2. Richard Bluhm & Denis de Crombrugghe & Adam Szirmai, 2016. "Poverty Accounting. A fractional response approach to poverty decomposition," Working Papers 413, ECINEQ, Society for the Study of Economic Inequality.
    3. cyrine hannafi & Christophe Muller, 2016. "The Poverty-Economic Growth-Health Triangle," EcoMod2016 9587, EcoMod.
    4. Tomas Hellebrandt & Paolo Mauro, 2015. "The Future of Worldwide Income Distribution," LIS Working papers 635, LIS Cross-National Data Center in Luxembourg.
    5. World Bank & International Finance Corporation, 2013. "Doing Business 2014 : Understanding Regulations for Small and Medium-Size Enterprises," World Bank Publications, The World Bank, number 16204, April.
    6. World Bank, 2014. "Prosperity for All / Ending Extreme Poverty : A Note for the World Bank Group Spring Meetings 2014," World Bank Publications, The World Bank, number 17701, April.
    7. Selomane, Odirilwe & Reyers, Belinda & Biggs, Reinette & Tallis, Heather & Polasky, Stephen, 2015. "Towards integrated social–ecological sustainability indicators: Exploring the contribution and gaps in existing global data," Ecological Economics, Elsevier, vol. 118(C), pages 140-146.
    8. Magombeyi, Mercy Tsitsi & Odhiambo, Nicholas Mbaya, 2017. "Dynamic impact of FDI inflows on poverty reduction:Empirical evidence from South Africa," Working Papers 22006, University of South Africa, Department of Economics.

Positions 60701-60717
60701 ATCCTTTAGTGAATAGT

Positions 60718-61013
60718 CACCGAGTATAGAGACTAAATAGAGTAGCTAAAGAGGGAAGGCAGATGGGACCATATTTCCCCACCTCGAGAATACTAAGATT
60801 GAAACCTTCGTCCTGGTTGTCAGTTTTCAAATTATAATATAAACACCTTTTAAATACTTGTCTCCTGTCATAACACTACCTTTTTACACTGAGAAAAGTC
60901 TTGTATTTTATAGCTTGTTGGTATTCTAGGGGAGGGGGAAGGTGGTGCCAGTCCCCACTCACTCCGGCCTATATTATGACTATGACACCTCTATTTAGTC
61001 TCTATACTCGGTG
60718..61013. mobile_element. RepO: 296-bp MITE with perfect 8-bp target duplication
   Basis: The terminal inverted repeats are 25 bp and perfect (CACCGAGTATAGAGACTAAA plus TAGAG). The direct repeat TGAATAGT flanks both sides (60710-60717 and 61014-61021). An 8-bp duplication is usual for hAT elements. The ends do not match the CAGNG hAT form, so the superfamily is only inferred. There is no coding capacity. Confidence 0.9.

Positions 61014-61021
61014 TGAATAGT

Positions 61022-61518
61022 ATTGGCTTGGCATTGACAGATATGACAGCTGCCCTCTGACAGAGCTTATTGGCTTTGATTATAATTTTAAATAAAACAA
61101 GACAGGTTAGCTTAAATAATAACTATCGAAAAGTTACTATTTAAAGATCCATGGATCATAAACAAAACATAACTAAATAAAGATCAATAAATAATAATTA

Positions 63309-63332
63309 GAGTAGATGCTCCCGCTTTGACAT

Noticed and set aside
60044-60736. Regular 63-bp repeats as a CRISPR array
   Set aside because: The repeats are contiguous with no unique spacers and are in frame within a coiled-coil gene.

9. Kelbore, Zerihun Getachew, 2015. "Trade Openness, Structural Transformation, and Poverty Reduction: Empirical Evidence from Africa," MPRA Paper 65537, University Library of Munich, Germany, revised 04 Jul 2015.
    10. repec:eee:wdevel:v:95:y:2017:i:c:p:177-195 is not listed on IDEAS
    11. Asongu, Simplice A. & Odhiambo, Nicholas M., 2017. "Mobile banking usage, quality of growth, inequality and poverty in developing countries," Working Papers 23396, University of South Africa, Department of Economics.
    12. Ligon, Ethan & Sadoulet, Elisabeth, 2017. "Estimating the Relative Benefits of Agricultural Growth on the Distribution of Expenditures," Department of Agricultural & Resource Economics, UC Berkeley, Working Paper Series qt3zh92962, Department of Agricultural & Resource Economics, UC Berkeley.